It has always seemed to me that this episode should be called Vincent and Amy because they both go through a journey of self discovery with the Doctor as their tour guide.
This is a gorgeous episode featuring Vincent’s artwork, lovely scenery, and even Amy in a perfect blue coat and red scarf combination that looks fantastic as she moves through the episode. But underneath the beautiful exterior is a story of mental torment.
Amy is sad, but Vincent is depressed. Depression is a complex mental illness and this episode presents that to us without judgement. Amy, showing one of the ways she’s still so young and innocent, truly believes she can save Vincent from himself, but the Doctor knows it won’t be that easy.
Interestingly, Vincent senses in Amy (who has just lost Rory) the sadness and inner turmoil he feels in himself. Amy was confused and lost before Rory died, but without him, Amy is missing the most important person in her life and she doesn’t even realize it. Rory meant the world to Amy and not just because he was her boyfriend, but because he was the person who was there for her throughout everything and truly loved her unconditionally.
Rory was Amy’s family in all the ways that really matter. That unconditional love is a role a person’s family should play, but Amy’s never did. Amy’s aunt insisted she was insane and grew increasingly frustrated with her which left Amy feeling even more alone than she already did growing up in a strange village without parents, but Amy always had Rory. Now that she doesn’t remember Rory, you have to wonder about the ramifications that had on her view of her entire life.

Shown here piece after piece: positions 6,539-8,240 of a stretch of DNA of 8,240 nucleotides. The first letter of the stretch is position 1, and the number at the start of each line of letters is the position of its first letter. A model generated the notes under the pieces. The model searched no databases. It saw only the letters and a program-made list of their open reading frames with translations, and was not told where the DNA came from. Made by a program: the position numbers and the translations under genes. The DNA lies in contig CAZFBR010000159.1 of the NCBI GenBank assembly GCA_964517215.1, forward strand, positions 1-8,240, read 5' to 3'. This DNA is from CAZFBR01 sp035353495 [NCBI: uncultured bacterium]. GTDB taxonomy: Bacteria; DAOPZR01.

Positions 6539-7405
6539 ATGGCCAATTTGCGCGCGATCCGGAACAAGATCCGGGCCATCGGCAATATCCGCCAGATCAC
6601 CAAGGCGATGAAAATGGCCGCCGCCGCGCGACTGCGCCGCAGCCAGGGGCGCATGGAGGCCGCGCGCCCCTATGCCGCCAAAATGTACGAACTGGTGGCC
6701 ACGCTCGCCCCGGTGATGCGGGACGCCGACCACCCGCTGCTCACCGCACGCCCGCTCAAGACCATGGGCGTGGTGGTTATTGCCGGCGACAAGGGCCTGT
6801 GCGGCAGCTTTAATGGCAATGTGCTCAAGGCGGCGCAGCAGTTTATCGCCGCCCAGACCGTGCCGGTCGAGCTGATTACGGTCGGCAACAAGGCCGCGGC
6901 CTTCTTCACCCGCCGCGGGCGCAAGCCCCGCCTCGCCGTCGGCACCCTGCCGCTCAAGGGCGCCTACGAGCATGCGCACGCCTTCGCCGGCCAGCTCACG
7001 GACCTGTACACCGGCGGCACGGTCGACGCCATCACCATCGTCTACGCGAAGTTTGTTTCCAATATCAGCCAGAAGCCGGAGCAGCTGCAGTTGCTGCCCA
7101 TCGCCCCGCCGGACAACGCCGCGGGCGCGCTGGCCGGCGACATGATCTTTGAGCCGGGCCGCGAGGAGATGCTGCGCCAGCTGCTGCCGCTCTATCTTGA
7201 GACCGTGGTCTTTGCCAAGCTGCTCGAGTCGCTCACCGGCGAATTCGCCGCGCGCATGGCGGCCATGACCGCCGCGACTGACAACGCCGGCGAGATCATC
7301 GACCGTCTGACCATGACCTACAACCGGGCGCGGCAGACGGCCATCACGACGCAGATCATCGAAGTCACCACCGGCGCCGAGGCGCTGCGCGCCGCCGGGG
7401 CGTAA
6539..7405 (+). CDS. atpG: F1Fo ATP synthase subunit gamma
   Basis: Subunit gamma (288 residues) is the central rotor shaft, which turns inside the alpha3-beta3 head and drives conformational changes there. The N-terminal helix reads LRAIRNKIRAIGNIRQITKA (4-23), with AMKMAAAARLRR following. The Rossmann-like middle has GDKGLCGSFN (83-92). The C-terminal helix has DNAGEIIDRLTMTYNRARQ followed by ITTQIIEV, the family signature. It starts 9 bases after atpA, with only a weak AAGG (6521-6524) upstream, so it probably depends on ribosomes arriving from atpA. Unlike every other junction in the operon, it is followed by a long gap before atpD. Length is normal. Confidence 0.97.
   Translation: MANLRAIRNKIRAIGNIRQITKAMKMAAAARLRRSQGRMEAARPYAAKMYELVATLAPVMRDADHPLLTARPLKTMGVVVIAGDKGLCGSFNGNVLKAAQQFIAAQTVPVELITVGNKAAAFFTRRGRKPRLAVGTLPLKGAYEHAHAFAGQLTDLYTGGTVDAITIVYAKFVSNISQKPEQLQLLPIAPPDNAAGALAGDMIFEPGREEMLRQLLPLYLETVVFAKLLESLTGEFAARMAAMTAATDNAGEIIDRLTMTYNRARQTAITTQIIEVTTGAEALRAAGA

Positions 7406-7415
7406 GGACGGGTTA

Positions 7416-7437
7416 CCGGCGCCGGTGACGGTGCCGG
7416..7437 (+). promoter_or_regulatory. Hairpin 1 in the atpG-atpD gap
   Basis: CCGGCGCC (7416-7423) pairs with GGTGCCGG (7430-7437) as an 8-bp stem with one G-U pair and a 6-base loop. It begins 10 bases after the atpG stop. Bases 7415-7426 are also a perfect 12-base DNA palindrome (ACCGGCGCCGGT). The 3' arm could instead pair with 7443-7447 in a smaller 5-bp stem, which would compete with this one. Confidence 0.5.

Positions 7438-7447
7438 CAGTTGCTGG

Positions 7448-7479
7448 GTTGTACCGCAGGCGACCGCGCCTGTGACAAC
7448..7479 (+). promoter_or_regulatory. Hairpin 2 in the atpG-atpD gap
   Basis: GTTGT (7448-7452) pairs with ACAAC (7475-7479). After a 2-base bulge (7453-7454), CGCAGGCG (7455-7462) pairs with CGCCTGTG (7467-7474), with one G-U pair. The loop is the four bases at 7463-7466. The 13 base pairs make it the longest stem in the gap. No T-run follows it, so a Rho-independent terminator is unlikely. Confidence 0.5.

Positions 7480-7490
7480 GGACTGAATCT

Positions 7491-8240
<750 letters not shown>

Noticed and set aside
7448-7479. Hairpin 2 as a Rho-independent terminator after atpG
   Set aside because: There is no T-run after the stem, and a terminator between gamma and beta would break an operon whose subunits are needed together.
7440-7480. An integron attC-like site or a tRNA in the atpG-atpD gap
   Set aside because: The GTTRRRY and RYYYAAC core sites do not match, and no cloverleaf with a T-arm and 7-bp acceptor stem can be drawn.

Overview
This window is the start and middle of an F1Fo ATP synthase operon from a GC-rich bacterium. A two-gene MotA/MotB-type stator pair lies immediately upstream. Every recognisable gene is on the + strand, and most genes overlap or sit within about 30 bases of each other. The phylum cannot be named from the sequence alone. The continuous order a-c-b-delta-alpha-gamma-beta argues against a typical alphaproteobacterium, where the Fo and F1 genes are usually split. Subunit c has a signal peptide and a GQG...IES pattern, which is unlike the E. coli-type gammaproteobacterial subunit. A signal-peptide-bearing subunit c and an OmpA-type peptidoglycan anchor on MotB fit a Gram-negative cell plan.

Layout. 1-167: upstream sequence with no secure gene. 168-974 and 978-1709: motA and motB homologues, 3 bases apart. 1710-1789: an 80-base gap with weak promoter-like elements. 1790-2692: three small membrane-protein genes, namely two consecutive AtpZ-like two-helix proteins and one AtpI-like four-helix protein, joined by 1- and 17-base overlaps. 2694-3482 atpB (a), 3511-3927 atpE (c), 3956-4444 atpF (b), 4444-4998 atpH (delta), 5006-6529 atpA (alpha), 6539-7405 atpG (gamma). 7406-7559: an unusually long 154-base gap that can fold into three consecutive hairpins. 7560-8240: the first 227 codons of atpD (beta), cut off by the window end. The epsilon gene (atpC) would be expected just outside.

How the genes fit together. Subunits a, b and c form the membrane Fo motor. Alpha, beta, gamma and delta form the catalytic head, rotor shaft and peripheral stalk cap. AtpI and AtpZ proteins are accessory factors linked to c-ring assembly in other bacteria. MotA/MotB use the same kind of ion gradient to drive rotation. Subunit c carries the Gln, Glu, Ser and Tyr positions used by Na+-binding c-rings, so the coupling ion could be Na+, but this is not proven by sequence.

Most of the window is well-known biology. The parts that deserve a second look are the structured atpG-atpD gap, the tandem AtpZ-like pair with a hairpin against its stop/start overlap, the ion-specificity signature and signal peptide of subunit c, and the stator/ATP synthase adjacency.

Amy wasn’t really ok even when she had Rory - she still spent her whole life as an emotionally distant outsider who was deemed insane by her family - but she doesn’t suffer from the kind of clinical depression that Vincent does. Amy is the type of person who picks herself up and fights back when she’s kicked. Life has kicked her so many times and she’s still fighting, so she simply doesn’t understand his depression. In many ways she relates to him and he to her, but in this one, she naively thinks he can pick himself up the same way she can.
The bond between these two, Vincent’s characterization, and ultimately, Amy’s failure to save him from himself is what makes this episode so special. In the end he dies, but as the Doctor says, “the bad things don’t necessarily spoil the good things or make them unimportant.” Even though they couldn’t save him, they did make him happy while they were there and that matters so much. They couldn’t save Vincent, but for a moment in time, they made him happy and left him with memories he would never forget.
"Horsemanning, or fake beheading, was a popular way to pose in a photograph in the 1920’s. Sometimes spelled horsemaning, the horsemanning photo fad derives its name from the Headless Horseman, a character from “The Legend of Sleepy Hollow.”
The time our entire design class dressed up for Halloween as the design teacher (who notoriously almost only wore grey sweaters and always had a cafeteria coffee in hand).
I remember him walking down a super long empty hall and we all just turned the corner at the other end and started running towards him and he ran away yelling “FUcK YOU GUYS” and in retrospect I almost can’t believe he didn’t suffer a heart attack.
Pretty sure we won a pizza party for best costume that year.
IVE SEEN THIS ABOUT TEN TIMES AND IM JUST NOW NOTICING THAT THE ACTUAL TEACHER IS IN THE PICTURE TOO
At age 29 Derek Hale has a Ph. D., a rights advocacy organization, a pack of college kids to look after, a spread in TIME Magazine’s Person of The Year issue, and a hyperactive spazz for a fiancé. Oh, and he finally has the right to marry said spazz.